Ronnie Boone Sr. receives house arrest for bank fraud, bribery

Ronnie Boone, Sr. arrives at the Norfolk federal courthouse on Wenesday, Nov. 16, 2016. Boone was expected to testify in the public corruption trial of Anthony Burfoot. Credit: WAVY/Jason Marks

NORFOLK, Va. (WAVY) — Norfolk developer Ronnie Boone Sr. was sentenced Monday to one year of house arrest for bank fraud and bribery charges.

Boone pleaded guilty in September 2016 to bribing high-ranking Norfolk city officials — including City Treasurer Anthony Burfoot — as well as defrauding two banks.

Document: United States v. Ronnie Boone

Boone pleaded guilty to charges of bank fraud and conspiracy to commit honest services wire fraud. He was facing a maximum of 35 years in prison for the charges, but received no jail in Monday’s hearing.

As part of a plea deal, Boone agreed to cooperate fully with the federal government.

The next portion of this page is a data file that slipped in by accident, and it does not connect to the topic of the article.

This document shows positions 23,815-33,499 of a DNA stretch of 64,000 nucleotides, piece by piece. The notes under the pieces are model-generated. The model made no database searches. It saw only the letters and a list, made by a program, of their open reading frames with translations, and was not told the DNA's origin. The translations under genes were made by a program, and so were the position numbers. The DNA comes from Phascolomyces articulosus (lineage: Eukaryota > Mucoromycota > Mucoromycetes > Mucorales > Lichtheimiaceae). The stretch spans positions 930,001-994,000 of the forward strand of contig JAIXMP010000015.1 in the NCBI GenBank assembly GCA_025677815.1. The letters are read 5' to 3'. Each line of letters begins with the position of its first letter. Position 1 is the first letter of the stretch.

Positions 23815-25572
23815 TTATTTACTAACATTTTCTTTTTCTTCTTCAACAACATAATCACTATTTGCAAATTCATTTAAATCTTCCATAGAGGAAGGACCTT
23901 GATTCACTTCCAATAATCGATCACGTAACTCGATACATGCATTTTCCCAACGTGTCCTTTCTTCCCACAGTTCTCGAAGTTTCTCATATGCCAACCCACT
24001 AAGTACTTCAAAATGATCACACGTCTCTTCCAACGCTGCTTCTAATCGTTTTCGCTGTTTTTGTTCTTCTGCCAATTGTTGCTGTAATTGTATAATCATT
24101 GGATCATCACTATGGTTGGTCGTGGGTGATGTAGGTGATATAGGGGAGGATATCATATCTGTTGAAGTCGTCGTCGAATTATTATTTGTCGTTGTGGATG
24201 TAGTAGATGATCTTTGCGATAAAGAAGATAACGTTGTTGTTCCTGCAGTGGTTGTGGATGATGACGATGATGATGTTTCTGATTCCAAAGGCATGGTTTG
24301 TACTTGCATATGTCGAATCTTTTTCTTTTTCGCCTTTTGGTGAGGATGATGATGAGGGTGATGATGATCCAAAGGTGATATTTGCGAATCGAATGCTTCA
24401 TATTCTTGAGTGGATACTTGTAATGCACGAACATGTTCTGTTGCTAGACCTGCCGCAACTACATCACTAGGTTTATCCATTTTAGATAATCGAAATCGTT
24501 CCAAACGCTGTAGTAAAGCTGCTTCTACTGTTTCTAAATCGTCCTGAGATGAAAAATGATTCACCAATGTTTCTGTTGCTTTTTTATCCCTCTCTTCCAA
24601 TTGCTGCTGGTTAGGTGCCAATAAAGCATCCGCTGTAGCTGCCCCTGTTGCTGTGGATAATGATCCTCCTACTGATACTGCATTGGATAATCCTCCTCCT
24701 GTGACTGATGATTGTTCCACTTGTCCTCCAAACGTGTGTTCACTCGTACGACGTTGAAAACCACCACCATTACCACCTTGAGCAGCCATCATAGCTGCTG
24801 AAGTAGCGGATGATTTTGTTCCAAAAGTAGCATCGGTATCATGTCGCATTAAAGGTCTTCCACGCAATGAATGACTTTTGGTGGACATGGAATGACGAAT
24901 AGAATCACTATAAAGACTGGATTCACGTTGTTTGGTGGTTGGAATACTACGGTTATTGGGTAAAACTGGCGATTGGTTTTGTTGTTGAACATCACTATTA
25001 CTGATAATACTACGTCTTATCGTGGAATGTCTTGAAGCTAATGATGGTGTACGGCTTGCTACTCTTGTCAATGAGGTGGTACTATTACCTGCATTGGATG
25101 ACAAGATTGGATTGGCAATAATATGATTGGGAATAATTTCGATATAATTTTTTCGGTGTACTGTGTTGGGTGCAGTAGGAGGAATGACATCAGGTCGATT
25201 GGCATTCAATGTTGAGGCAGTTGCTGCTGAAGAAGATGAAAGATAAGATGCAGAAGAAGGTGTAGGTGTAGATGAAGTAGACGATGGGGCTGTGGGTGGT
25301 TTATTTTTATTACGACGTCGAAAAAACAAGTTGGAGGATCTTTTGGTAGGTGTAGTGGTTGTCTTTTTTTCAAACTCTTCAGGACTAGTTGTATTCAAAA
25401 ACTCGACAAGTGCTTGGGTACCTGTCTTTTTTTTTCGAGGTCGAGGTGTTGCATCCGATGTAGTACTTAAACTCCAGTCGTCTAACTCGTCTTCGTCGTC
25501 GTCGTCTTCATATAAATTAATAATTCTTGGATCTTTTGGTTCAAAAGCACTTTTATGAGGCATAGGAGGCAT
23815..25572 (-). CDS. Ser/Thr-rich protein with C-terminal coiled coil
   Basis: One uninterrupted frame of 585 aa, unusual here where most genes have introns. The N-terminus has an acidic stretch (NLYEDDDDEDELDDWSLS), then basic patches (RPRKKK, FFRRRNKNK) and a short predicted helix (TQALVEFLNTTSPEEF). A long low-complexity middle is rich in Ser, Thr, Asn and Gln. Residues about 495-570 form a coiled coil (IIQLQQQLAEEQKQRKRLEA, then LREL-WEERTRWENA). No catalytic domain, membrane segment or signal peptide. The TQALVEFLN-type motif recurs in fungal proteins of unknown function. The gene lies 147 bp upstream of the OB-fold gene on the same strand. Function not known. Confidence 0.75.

“Mr. Boone was, out of all their witnesses, their star,” his attorney Jon Babineau said.

He testified a few months later in Burfoot’s corruption trial that he gave the city treasurer money and gifts in exchange for favors from city council.

Boone told a jury in November that Burfoot helped get a special exemption permit to serve alcohol at the Ocean View Pier.

Jurors found Burfoot guilty in December on six of eight federal charges. Defense attorney Andrew Sacks has filed several motions and documents in the past few months, challenging the verdict as well as the suspension of Burfoot.

Boone also received three months of probation on Monday. The judge’s decision to keep Boone out of prison had more to do with his health.

“There is significant concern that he could have a fatal stroke, at any time,” Babineau said.

A doctor told the judge that Boone has dangerously high blood pressure. Another doctor’s report showed he has potential signs of early onset dementia. The judge determined that prison could complicate his health and may even prove fatal.

The judge gave Boone other restrictions on his sentence. Boone is not allowed to purchase new personal or real property (real estate) until he pays a $950,000 forfeiture.